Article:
Jewish Food Experience Logo

Get a weekly delivery of sweet stories, fresh recipes and hot events in our community direct to your inbox.

Subscribe

Find people, places, recipes, or stories.

Search in:

Close Search

Subscribe to our newsletter!

* indicates required

Recipe Collection

back to Recipe Collection

Herb-Infused Oil and Vinegar

Herb-Infused Oil and Vinegar Related:   condiments & sauces, gluten-free, Hanukkah, July 4th, pareve, vegan, vegetarian

Prep time: 5 minutes + 3–4 days infusing

Cook time: None

Yield: 1 bottle each oil and vinegar

User Rating:
VN:F [1.9.22_1171]
Rating: 0.0/4 (0 votes cast)

With infused oils it is important to only use well-dried herbs. Fresh garlic, peppers or herbs can hold water, which can cause food safety problems, so for infused oils please choose only dried materials. Vinegars are so acidic that don’t have the same problems, but I still think dried herbs serve best for infusing and look pretty in the bottle.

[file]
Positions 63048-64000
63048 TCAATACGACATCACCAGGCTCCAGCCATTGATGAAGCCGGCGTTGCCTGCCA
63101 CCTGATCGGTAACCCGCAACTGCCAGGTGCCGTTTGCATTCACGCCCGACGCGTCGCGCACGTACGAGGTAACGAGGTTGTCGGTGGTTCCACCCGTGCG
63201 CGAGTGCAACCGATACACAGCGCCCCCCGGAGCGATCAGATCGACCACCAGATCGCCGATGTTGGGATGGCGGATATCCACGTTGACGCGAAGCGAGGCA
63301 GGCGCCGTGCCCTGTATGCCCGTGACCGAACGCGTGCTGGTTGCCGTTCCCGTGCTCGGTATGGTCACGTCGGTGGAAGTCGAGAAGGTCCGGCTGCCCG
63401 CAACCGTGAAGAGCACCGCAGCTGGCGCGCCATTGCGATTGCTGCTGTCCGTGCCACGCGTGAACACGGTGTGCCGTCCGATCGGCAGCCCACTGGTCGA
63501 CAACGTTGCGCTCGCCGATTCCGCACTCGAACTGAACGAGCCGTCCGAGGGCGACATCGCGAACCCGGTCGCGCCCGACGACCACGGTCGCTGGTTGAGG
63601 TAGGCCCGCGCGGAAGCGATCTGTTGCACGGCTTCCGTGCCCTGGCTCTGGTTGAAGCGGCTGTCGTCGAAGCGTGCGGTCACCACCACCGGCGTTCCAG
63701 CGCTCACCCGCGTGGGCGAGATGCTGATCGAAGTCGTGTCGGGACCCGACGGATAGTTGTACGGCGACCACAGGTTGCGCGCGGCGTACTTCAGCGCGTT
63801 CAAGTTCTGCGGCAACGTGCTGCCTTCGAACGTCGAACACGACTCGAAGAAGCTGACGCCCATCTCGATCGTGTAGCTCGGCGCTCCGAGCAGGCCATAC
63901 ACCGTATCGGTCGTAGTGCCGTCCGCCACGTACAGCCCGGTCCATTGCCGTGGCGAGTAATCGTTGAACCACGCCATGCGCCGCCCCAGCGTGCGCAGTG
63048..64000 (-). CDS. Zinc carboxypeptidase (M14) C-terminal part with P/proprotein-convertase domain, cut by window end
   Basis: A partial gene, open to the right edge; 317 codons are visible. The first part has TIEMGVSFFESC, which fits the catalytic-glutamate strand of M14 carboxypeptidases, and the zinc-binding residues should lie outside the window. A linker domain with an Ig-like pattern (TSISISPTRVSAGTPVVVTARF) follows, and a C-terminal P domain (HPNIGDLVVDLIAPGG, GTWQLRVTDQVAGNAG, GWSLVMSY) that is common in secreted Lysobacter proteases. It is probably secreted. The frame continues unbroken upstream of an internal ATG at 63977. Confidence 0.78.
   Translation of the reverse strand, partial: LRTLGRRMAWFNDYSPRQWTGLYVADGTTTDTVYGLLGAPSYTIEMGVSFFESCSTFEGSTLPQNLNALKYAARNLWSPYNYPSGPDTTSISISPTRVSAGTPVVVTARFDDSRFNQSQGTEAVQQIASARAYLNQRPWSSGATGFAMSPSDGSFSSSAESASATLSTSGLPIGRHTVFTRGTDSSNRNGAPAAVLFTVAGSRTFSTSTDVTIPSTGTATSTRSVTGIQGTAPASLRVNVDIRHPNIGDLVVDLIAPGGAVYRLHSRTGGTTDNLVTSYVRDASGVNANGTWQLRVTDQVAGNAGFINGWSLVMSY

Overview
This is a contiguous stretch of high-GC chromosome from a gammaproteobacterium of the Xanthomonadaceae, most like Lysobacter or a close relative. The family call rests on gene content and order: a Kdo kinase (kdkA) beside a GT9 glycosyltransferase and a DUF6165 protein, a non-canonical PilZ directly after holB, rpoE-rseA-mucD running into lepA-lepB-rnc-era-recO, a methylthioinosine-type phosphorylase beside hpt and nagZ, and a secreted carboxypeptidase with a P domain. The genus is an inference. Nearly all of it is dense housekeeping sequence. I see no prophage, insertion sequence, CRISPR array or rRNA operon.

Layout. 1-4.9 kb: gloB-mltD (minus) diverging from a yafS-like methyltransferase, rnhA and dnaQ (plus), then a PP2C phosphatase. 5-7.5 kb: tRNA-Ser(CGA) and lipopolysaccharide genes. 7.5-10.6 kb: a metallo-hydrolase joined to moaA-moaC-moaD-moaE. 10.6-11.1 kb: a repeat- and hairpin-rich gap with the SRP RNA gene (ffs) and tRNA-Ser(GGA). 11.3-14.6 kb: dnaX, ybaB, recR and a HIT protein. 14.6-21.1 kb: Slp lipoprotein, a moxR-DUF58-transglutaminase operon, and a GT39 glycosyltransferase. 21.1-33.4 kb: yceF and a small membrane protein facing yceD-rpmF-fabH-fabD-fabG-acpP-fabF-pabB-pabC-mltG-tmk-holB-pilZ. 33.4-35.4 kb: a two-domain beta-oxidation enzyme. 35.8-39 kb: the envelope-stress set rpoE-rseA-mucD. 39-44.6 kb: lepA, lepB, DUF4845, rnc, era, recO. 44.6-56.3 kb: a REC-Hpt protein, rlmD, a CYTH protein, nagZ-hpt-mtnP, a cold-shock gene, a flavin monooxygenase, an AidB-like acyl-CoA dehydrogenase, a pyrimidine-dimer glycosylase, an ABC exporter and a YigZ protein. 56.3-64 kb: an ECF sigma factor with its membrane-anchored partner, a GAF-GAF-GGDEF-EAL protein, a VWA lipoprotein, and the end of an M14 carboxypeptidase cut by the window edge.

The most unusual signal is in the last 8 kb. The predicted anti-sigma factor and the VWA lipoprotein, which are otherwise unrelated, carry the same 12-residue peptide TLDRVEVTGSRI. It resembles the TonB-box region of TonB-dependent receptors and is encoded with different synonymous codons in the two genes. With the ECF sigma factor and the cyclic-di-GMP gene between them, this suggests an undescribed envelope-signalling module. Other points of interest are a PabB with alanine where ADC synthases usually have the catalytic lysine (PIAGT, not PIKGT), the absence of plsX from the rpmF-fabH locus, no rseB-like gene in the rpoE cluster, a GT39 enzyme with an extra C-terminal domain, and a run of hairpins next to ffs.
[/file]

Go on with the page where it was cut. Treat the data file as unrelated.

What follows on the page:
Tarragon is one of my newest favorites for vinegar. To me, it tastes like a blend of anise and lemon with a hint of chives, all of which complement a light meat like chicken or fish. Of course, this vinegar is ideal for a salad dressing or to add zing to a cold potato or pasta salad, too.

Ingredients

  • Thyme-Infused Olive Oil
  • Decorative bottle or jar
  • 1 bunch dried thyme
  • 1 dried chili pepper
  • 1 bottle olive oil
  • Tarragon-Infused Vinegar
  • 1 bottle white wine vinegar
  • 4-6 sprigs tarragon

Preparation

  • Olive Oil: Place the herbs and pepper in the bottle and fill with olive oil. Let it sit out of the sun for a few days. Once the oil is infused, you can drain it and then add a small sprig of the herb in question for decoration. Alternatively leave it with all the dried herbal material inside to get stronger with time. Use this oil on salads, potatoes, chicken or fish dishes or as a dip for fresh bread.
  • Vinegar: Put tarragon into vinegar and allow to infuse for several days.

Leave a Reply